The support structures (both people and technical) may be where the sustainability issue runs aground. I think this does require a Commons approach rather than an institutional one – perhaps with institutional resources contributing to the Commons.
Educational resources will be created anyway – so the cost is assumed. Making them accessible (and perhaps improving them through adaptation over time) is really the issue – and it seems to me there are enough free tools – any one of which can serve as a sustainable, personal, shareable content repository. So what’s left? This relates to the human element – how are people supported in contributing/using these resources in a meaningful way? This is (perhaps) the most overlooked element in the whole discussion on OERs so far.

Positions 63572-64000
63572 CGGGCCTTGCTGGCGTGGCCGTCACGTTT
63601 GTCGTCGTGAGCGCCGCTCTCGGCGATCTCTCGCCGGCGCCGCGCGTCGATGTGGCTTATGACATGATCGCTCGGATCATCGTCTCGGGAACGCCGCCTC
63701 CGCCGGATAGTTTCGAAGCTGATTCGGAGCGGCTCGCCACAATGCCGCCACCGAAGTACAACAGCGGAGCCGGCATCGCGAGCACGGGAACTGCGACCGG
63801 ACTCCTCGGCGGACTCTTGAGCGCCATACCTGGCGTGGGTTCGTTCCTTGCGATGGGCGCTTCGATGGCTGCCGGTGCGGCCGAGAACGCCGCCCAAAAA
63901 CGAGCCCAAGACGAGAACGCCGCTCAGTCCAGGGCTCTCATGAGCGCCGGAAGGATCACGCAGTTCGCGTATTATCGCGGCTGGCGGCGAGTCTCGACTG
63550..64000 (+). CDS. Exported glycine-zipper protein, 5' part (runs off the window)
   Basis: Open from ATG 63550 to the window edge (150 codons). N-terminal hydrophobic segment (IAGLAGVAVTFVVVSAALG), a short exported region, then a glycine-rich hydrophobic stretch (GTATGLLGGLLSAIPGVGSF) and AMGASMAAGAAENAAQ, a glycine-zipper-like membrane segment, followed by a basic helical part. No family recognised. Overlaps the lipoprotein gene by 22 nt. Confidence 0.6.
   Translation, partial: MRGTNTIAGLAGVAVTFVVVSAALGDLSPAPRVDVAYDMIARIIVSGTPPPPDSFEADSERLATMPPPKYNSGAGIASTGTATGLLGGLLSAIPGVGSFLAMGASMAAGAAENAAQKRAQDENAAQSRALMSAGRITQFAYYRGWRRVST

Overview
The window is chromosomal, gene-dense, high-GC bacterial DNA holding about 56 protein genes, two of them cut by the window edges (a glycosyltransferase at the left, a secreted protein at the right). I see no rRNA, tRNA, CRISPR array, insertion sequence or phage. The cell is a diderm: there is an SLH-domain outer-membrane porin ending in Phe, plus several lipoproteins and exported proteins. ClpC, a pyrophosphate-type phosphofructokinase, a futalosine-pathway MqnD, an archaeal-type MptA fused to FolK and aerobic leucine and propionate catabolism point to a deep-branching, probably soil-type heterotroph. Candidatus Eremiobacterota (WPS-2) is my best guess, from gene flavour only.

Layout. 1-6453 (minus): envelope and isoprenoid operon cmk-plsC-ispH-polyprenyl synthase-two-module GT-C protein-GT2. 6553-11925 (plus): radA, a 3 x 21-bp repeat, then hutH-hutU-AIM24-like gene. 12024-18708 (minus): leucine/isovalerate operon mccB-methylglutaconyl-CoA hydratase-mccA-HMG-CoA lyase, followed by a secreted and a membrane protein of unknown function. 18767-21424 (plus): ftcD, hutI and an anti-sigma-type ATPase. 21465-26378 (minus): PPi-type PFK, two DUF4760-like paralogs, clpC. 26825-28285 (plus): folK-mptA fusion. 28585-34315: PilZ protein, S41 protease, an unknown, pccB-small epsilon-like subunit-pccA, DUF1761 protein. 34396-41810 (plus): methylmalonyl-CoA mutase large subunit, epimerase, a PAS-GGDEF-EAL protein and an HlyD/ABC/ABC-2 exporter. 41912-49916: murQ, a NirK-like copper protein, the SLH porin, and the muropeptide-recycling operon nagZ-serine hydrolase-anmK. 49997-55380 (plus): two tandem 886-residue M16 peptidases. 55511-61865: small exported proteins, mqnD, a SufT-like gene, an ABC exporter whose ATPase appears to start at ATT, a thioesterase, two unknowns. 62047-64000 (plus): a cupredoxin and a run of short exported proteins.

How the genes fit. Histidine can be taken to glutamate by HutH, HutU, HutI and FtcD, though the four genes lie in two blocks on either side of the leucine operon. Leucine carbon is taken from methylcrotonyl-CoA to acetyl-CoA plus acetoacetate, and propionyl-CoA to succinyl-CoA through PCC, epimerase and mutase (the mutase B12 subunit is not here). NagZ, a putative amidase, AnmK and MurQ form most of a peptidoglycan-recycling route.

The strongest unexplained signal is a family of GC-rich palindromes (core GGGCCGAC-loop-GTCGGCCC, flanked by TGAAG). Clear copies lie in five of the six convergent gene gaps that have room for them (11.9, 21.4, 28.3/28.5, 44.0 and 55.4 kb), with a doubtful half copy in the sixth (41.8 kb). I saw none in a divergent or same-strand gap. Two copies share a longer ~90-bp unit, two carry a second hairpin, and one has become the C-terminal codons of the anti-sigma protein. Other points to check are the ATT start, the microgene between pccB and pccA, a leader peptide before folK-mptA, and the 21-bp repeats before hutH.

Here are some of the questions that I think come into play. For learners: How do I know what is good content? From whom do I seek guidance when trying to evaluate my goals? How will I know if I am on the right path to achieving my goals? How do I evaluate my learning? For Faculty: How will I know if the sharing of these resources serves my intended purpose/needs? What are my responsibilities in maintaining this content? How will I likely be successful in achieving my goals?
The videoclip below (authored by Michael Wesch and the students in his Digital Ethnography course at Kansas State U.) seems to be a fairly representative view of students in North American Universities today. OERs (or Open Education generally) may not solve the problems highlighted here, but maybe this is one good starting place for thinking about what OERs might need in order to be sustainable from a student’s perspective.